The integrally formed, removable housing 17 comprises a top wall 70, sidewalls 71, 72, and front wall 73. Appropriately shaped guides 75 on housing 17 mate correspondingly shaped side edges 76, 77 and top edge 78 so as to establish a tight fitting relation between housing 17 and back wall member 50. Security and protection against vandalism is provided by mating locking tabs 80, 81.
The construction of signal splitter-ground module 10 will generally follow conventional practices with regard to selection of materials for forming the enclosure 11 and the various input and output ports. Structure 15, of course, lends itself to a wide variety of forms of manufacture and choice of materials. Plastic molding or metal forming techniques as employed with conventional telephone protector housings are readily adapted to the type of housing construction suited to the invention.
What can be seen from the foregoing description is that by standardizing the form of the signal splitter-ground module irrespective of the number of ports, e.g., a 7-way output port splitter as in FIG. 1 versus a 2-way output splitter as in FIG. 6, the technician or installer becomes accustomed to a standardized type of signal splitter, a standardized type of installation, and a standardized type of electrical grounding arrangement. Further, as with a telephone installation, the technician or installer will very quickly learn to look for a standard type of cable box when repairs are necessary or modifications to the cable system are to be made in the same sense that the telephone repairman is materially assisted by the standardization which has taken place in the telephone industry. Further, effective weatherproofing and protection of the signal splitter is assured by the invention configuration.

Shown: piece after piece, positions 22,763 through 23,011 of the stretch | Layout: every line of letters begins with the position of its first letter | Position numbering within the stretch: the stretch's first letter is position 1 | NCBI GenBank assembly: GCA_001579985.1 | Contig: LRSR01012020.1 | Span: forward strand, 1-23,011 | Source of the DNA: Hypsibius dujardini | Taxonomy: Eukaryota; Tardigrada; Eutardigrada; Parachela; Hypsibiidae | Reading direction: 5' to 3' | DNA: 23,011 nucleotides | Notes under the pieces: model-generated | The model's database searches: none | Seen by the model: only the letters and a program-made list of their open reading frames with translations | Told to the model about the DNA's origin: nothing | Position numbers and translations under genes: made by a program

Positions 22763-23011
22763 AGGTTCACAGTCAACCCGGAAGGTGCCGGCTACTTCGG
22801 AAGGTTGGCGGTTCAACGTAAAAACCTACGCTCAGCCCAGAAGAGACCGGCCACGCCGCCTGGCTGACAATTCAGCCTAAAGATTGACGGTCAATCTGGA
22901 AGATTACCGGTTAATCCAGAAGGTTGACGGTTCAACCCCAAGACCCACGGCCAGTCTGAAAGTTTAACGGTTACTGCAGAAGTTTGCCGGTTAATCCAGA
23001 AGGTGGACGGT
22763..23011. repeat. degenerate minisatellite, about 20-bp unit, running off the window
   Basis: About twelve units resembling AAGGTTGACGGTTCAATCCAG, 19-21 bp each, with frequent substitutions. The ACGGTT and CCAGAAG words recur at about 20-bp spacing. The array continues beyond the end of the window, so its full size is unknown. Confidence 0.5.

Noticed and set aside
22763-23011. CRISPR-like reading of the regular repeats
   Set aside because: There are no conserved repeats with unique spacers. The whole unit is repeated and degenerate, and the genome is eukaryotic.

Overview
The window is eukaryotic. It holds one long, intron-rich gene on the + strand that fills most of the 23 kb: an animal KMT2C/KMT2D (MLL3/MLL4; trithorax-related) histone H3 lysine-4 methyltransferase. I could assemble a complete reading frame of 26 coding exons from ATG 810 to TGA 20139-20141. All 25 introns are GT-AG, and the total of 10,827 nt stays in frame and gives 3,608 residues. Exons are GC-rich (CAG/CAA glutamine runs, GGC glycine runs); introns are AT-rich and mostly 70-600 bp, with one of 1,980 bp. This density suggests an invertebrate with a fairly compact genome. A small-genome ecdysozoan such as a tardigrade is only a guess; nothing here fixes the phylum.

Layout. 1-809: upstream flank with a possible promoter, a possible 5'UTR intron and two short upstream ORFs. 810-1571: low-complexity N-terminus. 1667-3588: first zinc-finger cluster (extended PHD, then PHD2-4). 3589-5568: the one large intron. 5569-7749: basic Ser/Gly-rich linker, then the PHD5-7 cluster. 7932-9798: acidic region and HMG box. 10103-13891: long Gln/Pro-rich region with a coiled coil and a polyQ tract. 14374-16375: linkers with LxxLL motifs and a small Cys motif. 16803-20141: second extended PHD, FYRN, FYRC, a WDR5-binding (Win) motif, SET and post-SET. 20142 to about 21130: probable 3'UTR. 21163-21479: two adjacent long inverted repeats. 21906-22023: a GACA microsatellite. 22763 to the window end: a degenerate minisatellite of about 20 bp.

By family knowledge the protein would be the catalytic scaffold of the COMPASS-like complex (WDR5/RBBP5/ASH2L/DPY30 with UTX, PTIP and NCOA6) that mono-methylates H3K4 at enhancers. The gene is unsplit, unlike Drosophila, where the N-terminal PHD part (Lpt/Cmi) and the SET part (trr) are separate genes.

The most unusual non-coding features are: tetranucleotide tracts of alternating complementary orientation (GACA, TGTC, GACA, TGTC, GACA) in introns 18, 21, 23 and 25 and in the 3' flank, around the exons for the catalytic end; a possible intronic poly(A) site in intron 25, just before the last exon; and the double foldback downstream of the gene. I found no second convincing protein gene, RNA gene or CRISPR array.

While illustrated in reference to one type of commercially available signal splitter modified according to the invention, it is recognized that the invention could be adapted to signal splitters from various manufacturers with differing dimensions. Thus, it is recognized that the securing guides 30, 31 could be made adjustable or shims or adapters could be employed to allow various width signal splitter-ground modules to be used with a fixed set of guides all within the scope of the invention.
|Cited Patent||Filing date||Publication date||Applicant||Title|
|US2334550 *||Aug 14, 1942||Nov 16, 1943||Griffith John B||Fuse block|
|US3147337 *||Jul 28, 1961||Sep 1, 1964||Bell Telephone Canada||Cable terminal board|
|US3610810 *||Jun 18, 1970||Oct 5, 1971||Fribley Charles W Jr||Terminal box and service cable inventory systems for cable television service and the like|
|US3617811 *||Jul 22, 1970||Nov 2, 1971||Coaxial Scient Corp||Cable television tapoff unit|
|US3676744 *||Aug 10, 1970||Jul 11, 1972||Lindsay Specialty Prod Ltd||Signal splitter|
|US3951490 *||Jan 24, 1974||Apr 20, 1976||The Magnavox Company||Cable system distribution substation with novel center conductor seizure apparatus|
|US3996415 *||Jul 3, 1975||Dec 7, 1976||Clifford Provorse||Easy to install telephone service bracket|
|Citing Patent||Filing date||Publication date||Applicant||Title|
|US4785140 *||Sep 8, 1987||Nov 15, 1988||Moore Diversified Products, Inc.||Security box for cable TV connectors|
|US4797507 *||May 21, 1986||Jan 10, 1989||Thorsman & Co. Aktiebolag||Outlet box provided with coaxial connectors|
|US5008487 *||Aug 3, 1989||Apr 16, 1991||Kabushiki Kaisha Toshiba||Casing structure|
|US5545847 *||Aug 26, 1992||Aug 13, 1996||J. E.Thomas Specialties Limited||Amplifier housing|
|US6069797 *||Dec 29, 1998||May 30, 2000||Motorola, Inc.||Power distribution assembly|
|US7626118 *||Dec 1, 2009||Capozzi Stephen J||Weather-proof junction box for exterior use|
|US7893362 *||Feb 22, 2011||Commscope, Inc. Of North Carolina||Smoke-resistant surface mount box for plenum space|
|US20060171714 *||Feb 2, 2005||Aug 3, 2006||Calix Networks, Inc.||Electrically shared passive optical network|
|US20080003871 *||Jun 18, 2007||Jan 3, 2008||Daan Feng||Smoke-resistant surface mount box for plenum space|
|US20140017919 *||Aug 13, 2010||Jan 16, 2014||Indiblock, Llc||Distribution Tap Security Cover|
|US20140224516 *||Feb 8, 2013||Aug 14, 2014||Jjs Communications Co., Ltd.||Impact resistant housing for data signal devices|
|U.S. Classification||174/59, 174/481|
|International Classification||H03H7/46, H05K5/00|
|Jun 11, 1986||FPAY||Fee payment|
Year of fee payment: 4
|Aug 28, 1990||REMI||Maintenance fee reminder mailed|
|Jan 27, 1991||LAPS||Lapse for failure to pay maintenance fees|
|Apr 9, 1991||FP||Expired due to failure to pay maintenance fee|
Effective date: 19910127